These requests come after the Islamabad high court ordered the government to start an investigation into online blasphemy and threatened to ban social media networks if they failed to censor content deemed insulting to Islam, lawyers told AFP.
Thailand, who have a repressive lese majeste law, which metes out extreme punishments for minor criticisms of royalty, has been accused
of insulting Myanmar's historic royalty.
A Thai soap opera that appears to depict Burmese palace intrigue has angered some in Myanmar including a descendant of Myanmar's last king. Soe Win, the great-grandson of King Thibaw, has called for the show to be cancelled as it is insulting . He
We have asked Thais this, would they accept it if one of our companies here did the same thing about their country.
But producers of the historical drama, called Plerng Phra Nang (A Lady's Flames) , have insisted it is purely fictional.
The lady in question is Ananthip, a character who schemes to seize control of the kingdom. Some have observed she closely resembles Hsinbyumashin, a real-life Burmese palace consort who orchestrated the massacre of scores of royals so that Thibaw could
ascend the throne. Thibaw abdicated and the Burmese monarchy was abolished in 1885, when British forces defeated and invaded Burma.
Earlier this week
we explained how the tide is turning against the European Commission's proposal for Internet platforms to adopt new compulsory copyright filters as part of its upcoming Directive on Copyright in the Digital Single Market. As we explained, users and even
the European Parliament's Committee on the Internal Market and Consumer Protection (IMCO) have criticized the Commission's proposal, which could stifle online expression, hinder competition, and suppress legal uses of copyrighted content, like creating
and sharing Internet memes .
Since then, a leaked report has revealed that one of the European Parliament's most influential committees has also come out against the proposal
. As the IMCO committee's report had done,
the report of the European Parliament's Legal Affairs (JURI) Committee not only criticizes the upload filtering proposal (aka. Article 13, or the #censorshipmachine), but renders even harsher judgment on a separate proposal to require online news
aggregators to pay copyright-like licensing fees to the publishers they link to (aka. Article 11, or the
). We'll take these one at a time.
JURI Committee Scales Back the EU's Censorship Machine
The JURI committee would maintain the requirement for copyright holders to "take appropriate and proportionate measures to ensure the functioning of agreements concluded with rightsholders for the use of their works." But the committee rejects
the proposed requirement for automatic blocking or deletion of uploaded content, because it fails to take account of the limitations and exceptions to copyright that Europe recognizes, such as the right of quotation. The committee writes in an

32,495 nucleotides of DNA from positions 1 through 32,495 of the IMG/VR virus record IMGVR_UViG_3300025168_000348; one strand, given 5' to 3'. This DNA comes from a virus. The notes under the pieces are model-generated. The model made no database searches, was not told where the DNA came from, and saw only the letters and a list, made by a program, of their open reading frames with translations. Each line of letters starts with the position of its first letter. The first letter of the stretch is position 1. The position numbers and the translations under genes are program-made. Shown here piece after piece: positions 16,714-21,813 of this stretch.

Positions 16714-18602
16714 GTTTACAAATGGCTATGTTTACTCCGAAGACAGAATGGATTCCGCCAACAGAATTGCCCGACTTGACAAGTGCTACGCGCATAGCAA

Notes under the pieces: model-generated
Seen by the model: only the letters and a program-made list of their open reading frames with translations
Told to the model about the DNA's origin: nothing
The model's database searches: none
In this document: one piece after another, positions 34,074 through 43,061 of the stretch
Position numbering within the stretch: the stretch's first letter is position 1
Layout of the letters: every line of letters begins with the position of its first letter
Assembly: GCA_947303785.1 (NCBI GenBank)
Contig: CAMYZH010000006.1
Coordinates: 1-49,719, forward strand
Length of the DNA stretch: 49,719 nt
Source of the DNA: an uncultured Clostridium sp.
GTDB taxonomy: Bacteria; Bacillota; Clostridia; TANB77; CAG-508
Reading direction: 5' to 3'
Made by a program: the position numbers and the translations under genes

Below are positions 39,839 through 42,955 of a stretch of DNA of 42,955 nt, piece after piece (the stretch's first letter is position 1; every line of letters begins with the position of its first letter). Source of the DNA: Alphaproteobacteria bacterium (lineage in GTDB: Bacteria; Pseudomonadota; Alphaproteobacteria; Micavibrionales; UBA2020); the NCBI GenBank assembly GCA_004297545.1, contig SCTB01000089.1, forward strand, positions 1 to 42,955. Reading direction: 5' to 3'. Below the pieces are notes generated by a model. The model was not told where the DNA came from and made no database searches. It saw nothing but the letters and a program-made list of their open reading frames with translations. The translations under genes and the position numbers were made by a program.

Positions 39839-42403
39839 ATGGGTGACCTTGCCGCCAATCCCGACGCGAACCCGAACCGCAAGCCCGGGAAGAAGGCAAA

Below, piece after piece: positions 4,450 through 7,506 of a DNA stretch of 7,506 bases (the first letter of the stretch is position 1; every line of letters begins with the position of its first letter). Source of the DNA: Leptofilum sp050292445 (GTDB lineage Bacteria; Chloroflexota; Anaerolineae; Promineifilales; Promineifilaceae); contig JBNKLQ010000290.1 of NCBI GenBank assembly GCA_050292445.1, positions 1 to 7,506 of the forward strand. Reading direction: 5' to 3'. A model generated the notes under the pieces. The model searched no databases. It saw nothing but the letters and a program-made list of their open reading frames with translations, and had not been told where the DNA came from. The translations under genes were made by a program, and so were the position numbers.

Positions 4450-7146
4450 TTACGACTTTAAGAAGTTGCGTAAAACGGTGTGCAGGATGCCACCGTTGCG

The process cannot underestimate the effects of the identification of user uploaded content which falls within an exception or limitation to copyright. To ensure the continued use of such exceptions and limitations, which are based on public interest
concerns, communication between users and rightsholders also needs to be efficient.
The committee also affirms that the agreements between rightsholders and platforms don't detract from the safe harbor protection for platforms that Europe's E-Commerce Directive already provides (which is analogous to the DMCA safe harbor in the U.S.).
This means that if user-uploaded content appears on a platform without a license from the copyright holder, the platform's only obligation is to remove that content on receipt of a request by the copyright holder.
We would have liked to see a stronger denunciation of the mandate for Internet platforms to enter into licensing agreements with copyright holders, and we maintain that the provision is better deleted altogether. Nonetheless, the committee's report, if
reflected in the final text, should rule out the worst-case scenario of platforms being required to automatically flag and censor copyright material as it is uploaded.Â
European Link Tax Faces its Toughest Odds Ever
The leaked report goes further in its response to the link tax, recommending that it be dropped from the new copyright directive altogether. Given the failure of smaller scale link tax schemes in Germany and Spain , this was the only sensible position
for the committee to take. The Explanatory Statement to the report correctly distinguishes between two separate aspects of the use of news reporting online that the Commission's original proposal incorrectly conflates:
Digitalisation makes it easier for content found in press publications to be copied or taken. Digitalisation also facilitates access to news and press by providing digital users a referencing or indexing system that leads them to a wide range of news and
press. Both processes need to be recognised as separate processes.
Instead of introducing new monopoly rights for publishers, the JURI committee suggests simplifying the process by which publishers can take copyright infringement action in the names of the journalists whose work is appropriated. This would address the
core problem of full news reports being republished without permission, but without creating new rights over mere snippets of news that accompany links to their original sources. Far from being a problem, this use is actually beneficial for news